Improvements in survival due to advances in antiretroviral therapy (ART) have led to a shift in the age distribution of those receiving HIV care, with increasing numbers of women living with HIV (WLHIV) reaching menopausal age. We present a narrative literature review of 26 studies exploring the menopause transition in WLHIV, focusing on: (1) natural history (2) symptomatology and management, and (3) immunologic and virologic effects. Data are conflicting on the association between HIV and earlier age at menopause, and the role of HIV-specific factors such as HIV viral load and CD4 count. There are some data to suggest that WLHIV experience more vasomotor and psychological symptoms during the menopause than HIV-negative women, and that uptake of hormone replacement therapy by WLHIV is comparatively low. There is no evidence that menopause affects either CD4 count or response to ART, although there may be increased immune activation in older WLHIV. We conclude that menopause in WLHIV is a neglected area of study. Specific information gaps include qualitative studies on experiences of reproductive ageing; data on the impact of the menopause on women's quality of life and ability to adhere to health-sustaining behaviors; as well as studies investigating the safety and efficacy of pharmacological and psychosocial interventions. There is likely to be a burden of unmet health need among this growing population, and better data are required to inform optimal provision of care, supporting WLHIV to maintain their health and wellbeing into their post-reproductive years.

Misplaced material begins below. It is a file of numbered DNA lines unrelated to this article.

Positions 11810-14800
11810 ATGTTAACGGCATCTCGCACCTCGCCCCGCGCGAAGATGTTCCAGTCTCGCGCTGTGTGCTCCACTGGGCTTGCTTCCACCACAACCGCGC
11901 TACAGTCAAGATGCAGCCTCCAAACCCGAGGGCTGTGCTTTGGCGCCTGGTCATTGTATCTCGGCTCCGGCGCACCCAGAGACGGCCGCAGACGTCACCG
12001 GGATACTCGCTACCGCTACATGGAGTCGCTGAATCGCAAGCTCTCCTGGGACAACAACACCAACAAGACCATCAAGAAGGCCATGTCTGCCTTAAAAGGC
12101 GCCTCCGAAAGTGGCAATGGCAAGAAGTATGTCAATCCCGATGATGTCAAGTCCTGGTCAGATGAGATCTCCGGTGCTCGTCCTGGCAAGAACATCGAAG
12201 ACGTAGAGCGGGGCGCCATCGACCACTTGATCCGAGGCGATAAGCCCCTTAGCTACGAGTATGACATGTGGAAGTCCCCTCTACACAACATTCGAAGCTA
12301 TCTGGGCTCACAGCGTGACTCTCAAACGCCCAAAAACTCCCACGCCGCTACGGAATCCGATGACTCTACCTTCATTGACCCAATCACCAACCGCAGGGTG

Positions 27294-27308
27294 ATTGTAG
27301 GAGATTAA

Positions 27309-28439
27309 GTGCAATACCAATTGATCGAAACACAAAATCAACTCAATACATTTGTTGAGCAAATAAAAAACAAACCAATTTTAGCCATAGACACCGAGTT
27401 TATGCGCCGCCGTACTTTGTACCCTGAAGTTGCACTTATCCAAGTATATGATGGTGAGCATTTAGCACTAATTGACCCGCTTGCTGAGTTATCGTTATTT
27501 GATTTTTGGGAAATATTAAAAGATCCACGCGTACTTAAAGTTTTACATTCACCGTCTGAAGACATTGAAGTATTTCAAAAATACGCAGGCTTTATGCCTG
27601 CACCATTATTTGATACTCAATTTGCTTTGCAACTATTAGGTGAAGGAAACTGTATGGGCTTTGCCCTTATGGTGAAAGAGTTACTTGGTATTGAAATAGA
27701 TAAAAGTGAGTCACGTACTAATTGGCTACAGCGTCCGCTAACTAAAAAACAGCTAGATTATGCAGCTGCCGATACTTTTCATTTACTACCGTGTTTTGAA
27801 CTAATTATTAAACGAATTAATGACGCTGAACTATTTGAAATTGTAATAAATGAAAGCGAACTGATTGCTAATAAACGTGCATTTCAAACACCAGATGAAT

Bibliographical noteFunding Information:
ST is funded by the National Institute of Health Research (NIHR) in the form of a postdoctoral fellowship (PDF-2014-07-071). Any views expressed in this paper are those of the authors, and not necessarily those of the funders.
ST has previously received a travel bursary funded by Janssen-Cilag through the British HIV Association. ST and JA are members of the steering group of SWIFT, a networking group for people involved in research in HIV and women, funded by Bristol Myers Squibb.
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